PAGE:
Joyce Cary (1888-1957) was born in Shipquay St., Derry but the family seat was at Castlecary, Moville since Elizabethan times. The house has been demolished but the demesne can be seen marked by some fine ash trees at the top of a hill overlooking Lough Foyle near Redcastle Hotel. This is Cary country rooted in history.
After Oxford, Joyce worked in Africa and in 1944 produced a book called THE HORSE’S MOUTH which was made into a film starring Alex Guinness. Joyce became widely popular and the SUNDAY TIMES listed him among THE TOP 100 WRITERS IN ENGLISH. His work was recognised internationally.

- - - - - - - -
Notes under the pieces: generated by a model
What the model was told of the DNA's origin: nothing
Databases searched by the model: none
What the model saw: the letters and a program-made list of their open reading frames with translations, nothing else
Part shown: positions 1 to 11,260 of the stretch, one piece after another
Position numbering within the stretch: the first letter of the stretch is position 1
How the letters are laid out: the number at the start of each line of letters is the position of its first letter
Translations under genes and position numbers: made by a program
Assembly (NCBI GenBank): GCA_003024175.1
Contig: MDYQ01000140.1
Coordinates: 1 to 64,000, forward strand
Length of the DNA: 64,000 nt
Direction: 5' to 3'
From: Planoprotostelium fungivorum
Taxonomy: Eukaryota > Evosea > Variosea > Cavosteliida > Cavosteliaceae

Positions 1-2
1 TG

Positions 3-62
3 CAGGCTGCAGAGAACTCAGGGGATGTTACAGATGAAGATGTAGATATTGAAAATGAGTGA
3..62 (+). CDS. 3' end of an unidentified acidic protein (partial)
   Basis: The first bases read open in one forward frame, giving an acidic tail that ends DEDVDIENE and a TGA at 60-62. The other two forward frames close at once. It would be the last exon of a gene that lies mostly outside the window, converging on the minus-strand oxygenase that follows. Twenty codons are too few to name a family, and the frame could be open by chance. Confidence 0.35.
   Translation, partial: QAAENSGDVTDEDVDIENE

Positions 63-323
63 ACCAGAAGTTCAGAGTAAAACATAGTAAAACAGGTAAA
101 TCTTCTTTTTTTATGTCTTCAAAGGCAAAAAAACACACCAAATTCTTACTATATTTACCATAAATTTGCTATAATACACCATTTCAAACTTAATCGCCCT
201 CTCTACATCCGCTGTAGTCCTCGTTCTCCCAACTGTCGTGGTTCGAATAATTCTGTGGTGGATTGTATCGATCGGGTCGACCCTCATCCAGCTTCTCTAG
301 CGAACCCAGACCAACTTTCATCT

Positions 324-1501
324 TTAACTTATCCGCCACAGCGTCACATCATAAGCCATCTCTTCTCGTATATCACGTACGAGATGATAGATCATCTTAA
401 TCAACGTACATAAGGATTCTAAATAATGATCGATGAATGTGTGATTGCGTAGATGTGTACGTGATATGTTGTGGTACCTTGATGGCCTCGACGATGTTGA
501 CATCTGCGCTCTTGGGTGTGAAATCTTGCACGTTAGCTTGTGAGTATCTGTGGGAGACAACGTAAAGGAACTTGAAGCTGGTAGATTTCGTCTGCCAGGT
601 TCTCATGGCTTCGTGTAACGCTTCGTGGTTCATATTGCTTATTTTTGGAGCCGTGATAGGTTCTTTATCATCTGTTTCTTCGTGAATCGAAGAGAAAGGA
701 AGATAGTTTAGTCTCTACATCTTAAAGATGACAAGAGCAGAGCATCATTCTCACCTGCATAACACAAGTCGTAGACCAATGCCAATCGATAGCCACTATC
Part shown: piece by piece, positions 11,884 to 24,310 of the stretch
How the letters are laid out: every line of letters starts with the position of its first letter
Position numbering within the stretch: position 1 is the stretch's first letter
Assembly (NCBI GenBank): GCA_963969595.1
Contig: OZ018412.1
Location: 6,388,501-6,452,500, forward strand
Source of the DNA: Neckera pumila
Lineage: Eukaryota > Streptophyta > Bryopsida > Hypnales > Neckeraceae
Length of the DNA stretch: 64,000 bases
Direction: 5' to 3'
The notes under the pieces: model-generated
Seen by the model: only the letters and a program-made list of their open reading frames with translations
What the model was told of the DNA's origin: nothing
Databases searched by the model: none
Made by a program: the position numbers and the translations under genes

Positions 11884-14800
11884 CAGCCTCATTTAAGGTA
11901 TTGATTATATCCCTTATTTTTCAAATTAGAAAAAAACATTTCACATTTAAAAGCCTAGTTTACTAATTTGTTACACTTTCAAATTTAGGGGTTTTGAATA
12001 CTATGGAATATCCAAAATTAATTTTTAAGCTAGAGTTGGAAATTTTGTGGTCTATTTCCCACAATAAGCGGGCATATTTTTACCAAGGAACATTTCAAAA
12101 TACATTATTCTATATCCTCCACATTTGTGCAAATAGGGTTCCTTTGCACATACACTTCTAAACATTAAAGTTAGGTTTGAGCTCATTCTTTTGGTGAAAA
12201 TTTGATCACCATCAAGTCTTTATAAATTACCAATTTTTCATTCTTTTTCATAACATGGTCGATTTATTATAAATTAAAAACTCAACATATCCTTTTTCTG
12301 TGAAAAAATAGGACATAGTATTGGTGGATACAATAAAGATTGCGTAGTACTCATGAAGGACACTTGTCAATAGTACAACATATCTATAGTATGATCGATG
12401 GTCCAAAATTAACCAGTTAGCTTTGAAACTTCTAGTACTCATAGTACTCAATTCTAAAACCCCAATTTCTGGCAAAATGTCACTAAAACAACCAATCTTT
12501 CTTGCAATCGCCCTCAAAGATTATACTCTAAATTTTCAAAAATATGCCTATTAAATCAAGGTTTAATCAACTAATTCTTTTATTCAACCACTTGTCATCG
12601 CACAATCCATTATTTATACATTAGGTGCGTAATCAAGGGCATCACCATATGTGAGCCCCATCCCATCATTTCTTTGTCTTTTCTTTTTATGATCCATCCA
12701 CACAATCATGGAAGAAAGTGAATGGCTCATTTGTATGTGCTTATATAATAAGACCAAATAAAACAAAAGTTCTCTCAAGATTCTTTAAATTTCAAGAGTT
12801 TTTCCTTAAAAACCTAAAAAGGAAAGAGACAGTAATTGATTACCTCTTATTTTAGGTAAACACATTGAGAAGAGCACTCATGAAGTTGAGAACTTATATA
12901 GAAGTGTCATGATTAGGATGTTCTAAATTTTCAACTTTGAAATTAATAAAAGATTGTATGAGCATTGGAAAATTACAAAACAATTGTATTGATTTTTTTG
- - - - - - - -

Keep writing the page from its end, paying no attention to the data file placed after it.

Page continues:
Joyce’s son, Tristam worked for the BBC and was involved with the famous TV series Dr. Who. Tristam’s nephew John Cary inherited the family creative genes and created CAPTAIN PUGWASH which was a successful BBC series also.
The Carys were proud of their Inishowen roots and have strong connections with Tremone Bay having stayed in Elkin’s guest house and also in Falmore House where they lived for a while (see earlier posts). John Cary will visit inishowen and Derry at the end of March and this may help to revive interest in our connections with one of the greatest writers in the English language.